Antonio meets with residents when the peer group programme is not fully working. The sector identifies there is a potential problem, and the head of the sector discusses the issues with the resident and with the clinical team. A clinical assessment is made using a Rorschach psychiatric test, a cognition test and an attention deficit hyperactivity disorder (ADHD) test. The results of these three tests help to further identify psychological issues. It may be that some residents need psychotherapy to address the past trauma or medication to help them through a period of low mood. Some residents need ongoing medication to address their needs. About 20 to 25% of the community requires additional clinical help for problems such as high anxiety, depression, instability, or paranoia. Increasingly issues around gender identity and diversity are more prominent in the community. Sanpa tends not to accept people with premorbid severe mental health diagnoses such as a history of violence and/or severe eating disorders, if the applicant is not willing to accept, they need to work on this as well as their addiction. However, if psychotic symptoms are drug induced then they are eligible to join the community.
Antonio believes shame is somehow useful to motivate people to start the programme, that realising where their behaviour has had a negative impact on one’s life has not been helpful and provides a prospect for change. I asked about why the programme was three years and Antonio replied that it evolved from the experience of the community which when it started did not have a specific time period and was usually around 18 months, this was extended gradually as they notice the longer people stayed, the recovery success increased. About 20 years ago it was a four-year programme, more recently it has been around three years. However, the current thinking is one of meritocracy where people can succeed in stages, recognising people achieve at different rates, and so this is what the community is now working towards. In fact, they recognise that people who complete their time in the community continue their journey outside of Sanpa, and the process never ends. At some point on the pathway, they are ready to leave Sanpa and are enabled with employment skills, self-esteem and new opportunities ahead. It is a practical programme centred on the individual’s ability to take on new challenges and succeed. Those that leave having completed the programme are welcome back to visit anytime.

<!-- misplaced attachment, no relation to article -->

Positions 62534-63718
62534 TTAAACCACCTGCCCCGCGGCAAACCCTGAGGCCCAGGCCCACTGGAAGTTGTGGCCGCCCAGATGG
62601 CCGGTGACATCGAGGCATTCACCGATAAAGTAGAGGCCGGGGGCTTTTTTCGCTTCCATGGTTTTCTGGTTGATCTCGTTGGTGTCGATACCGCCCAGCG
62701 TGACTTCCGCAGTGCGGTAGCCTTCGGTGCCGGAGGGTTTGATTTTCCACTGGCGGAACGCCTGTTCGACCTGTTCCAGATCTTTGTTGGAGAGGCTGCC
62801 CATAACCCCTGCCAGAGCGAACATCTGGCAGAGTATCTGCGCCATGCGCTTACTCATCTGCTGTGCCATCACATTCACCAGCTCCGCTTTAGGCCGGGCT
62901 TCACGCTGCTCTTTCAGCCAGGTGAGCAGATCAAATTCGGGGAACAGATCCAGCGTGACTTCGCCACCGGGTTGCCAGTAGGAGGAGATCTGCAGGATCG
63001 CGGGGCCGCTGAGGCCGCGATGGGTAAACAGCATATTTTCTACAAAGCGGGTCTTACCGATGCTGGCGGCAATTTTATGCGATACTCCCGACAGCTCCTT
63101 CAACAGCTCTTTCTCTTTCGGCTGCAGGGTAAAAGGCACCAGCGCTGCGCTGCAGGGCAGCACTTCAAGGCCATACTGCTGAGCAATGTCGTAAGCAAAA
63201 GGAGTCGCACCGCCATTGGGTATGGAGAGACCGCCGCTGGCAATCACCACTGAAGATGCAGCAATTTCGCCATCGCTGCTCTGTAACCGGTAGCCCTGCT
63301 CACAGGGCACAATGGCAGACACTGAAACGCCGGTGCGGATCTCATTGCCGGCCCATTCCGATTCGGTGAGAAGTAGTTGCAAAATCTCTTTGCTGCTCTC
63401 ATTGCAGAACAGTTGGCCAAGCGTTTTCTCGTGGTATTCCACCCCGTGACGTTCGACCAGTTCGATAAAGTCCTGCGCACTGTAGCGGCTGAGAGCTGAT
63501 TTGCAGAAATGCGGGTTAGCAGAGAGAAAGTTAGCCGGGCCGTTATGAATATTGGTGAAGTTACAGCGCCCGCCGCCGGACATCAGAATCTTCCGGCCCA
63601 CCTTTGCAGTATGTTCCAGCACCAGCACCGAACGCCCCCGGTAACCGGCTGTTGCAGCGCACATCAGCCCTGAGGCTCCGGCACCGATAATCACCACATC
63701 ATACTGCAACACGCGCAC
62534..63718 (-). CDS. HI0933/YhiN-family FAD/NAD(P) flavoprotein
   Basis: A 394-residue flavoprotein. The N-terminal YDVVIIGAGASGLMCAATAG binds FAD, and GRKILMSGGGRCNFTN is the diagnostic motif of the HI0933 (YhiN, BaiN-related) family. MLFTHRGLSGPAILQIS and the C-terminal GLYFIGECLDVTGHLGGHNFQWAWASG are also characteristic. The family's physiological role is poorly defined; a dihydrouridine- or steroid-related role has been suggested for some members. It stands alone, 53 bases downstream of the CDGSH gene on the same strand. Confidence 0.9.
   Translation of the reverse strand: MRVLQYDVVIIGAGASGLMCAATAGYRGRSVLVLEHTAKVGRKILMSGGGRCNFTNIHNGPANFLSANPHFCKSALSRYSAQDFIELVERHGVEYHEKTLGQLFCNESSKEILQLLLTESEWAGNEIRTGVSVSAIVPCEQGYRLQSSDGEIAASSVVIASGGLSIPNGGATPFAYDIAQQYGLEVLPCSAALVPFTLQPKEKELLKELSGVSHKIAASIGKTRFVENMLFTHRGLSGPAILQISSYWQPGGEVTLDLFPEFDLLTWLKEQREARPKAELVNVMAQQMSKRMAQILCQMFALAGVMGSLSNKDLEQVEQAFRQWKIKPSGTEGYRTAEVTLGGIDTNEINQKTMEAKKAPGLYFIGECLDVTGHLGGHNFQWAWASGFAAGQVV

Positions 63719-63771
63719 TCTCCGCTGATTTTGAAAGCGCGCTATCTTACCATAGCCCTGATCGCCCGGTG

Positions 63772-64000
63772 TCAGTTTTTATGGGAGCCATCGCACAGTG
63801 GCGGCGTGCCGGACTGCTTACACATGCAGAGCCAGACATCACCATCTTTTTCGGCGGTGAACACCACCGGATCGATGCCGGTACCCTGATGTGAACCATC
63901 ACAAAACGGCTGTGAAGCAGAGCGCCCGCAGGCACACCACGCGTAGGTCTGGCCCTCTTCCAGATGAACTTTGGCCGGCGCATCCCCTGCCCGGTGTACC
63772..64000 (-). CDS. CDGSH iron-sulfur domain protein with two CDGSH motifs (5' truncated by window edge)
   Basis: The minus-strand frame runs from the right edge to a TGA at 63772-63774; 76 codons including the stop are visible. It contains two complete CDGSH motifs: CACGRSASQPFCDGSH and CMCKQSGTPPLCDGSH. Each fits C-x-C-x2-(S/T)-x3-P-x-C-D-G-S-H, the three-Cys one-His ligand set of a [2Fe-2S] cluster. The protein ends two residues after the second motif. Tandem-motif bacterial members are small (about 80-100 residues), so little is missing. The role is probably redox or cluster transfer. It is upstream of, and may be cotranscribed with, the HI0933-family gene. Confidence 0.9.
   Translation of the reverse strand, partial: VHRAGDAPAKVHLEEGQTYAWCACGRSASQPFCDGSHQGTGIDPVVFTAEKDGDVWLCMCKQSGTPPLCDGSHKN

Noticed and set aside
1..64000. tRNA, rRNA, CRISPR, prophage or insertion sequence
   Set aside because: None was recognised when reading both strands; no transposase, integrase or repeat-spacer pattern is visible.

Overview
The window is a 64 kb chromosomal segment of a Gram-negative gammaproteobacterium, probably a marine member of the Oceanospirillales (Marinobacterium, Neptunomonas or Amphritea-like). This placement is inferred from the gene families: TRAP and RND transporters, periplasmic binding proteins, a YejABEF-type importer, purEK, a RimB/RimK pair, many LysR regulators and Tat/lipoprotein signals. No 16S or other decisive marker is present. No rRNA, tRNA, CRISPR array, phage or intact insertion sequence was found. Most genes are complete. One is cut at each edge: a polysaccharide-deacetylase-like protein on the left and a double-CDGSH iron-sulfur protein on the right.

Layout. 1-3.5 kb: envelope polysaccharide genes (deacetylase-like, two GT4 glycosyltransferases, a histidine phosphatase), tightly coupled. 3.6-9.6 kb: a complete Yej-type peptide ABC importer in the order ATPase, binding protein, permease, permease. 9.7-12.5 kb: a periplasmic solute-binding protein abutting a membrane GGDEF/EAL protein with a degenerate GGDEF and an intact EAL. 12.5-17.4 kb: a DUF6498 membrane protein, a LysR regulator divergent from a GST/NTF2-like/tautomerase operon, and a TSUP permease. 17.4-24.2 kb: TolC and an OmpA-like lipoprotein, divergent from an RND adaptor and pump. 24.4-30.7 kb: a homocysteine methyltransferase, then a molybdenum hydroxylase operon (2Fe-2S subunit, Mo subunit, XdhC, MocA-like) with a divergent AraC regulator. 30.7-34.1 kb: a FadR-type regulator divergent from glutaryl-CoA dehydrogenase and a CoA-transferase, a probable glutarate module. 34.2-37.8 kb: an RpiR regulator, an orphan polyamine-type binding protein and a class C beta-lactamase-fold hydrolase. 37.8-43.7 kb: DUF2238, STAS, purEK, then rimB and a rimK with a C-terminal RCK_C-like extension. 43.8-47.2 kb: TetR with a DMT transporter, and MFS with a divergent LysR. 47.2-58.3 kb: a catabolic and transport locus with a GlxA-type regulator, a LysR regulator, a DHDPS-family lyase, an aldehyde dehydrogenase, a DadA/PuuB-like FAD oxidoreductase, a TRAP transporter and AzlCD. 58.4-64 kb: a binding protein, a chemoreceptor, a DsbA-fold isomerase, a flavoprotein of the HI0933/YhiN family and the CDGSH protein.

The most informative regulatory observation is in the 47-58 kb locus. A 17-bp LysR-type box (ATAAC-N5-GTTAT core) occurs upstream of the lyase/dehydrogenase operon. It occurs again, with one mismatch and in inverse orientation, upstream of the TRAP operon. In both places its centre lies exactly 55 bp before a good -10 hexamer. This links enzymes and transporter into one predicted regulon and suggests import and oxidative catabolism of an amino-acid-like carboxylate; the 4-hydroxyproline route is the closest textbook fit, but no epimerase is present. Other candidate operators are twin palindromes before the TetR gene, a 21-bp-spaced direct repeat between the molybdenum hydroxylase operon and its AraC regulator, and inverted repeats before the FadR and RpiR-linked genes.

Leaving Sanpa is designed within the programme, to include a verification of readiness. This includes a trip home for one week and on return a discussion on how the trip went from a practical and emotional responsiveness perspective. If appropriate a second visit is planned and specifically aimed at gaining meaningful employment as a platform for a healthier and productive lifestyle. The decision of when to leave is a multidisciplinary assessment and invites not only the resident but their educator and the community team. Difficult moments may lead people to abandon the programme. If the person, despite support and encouragement by the staff to return to the initial determination that prompted the start of a recovery process, still decides to stop the process prematurely, any future requests to return are carefully assessed by the admissions office.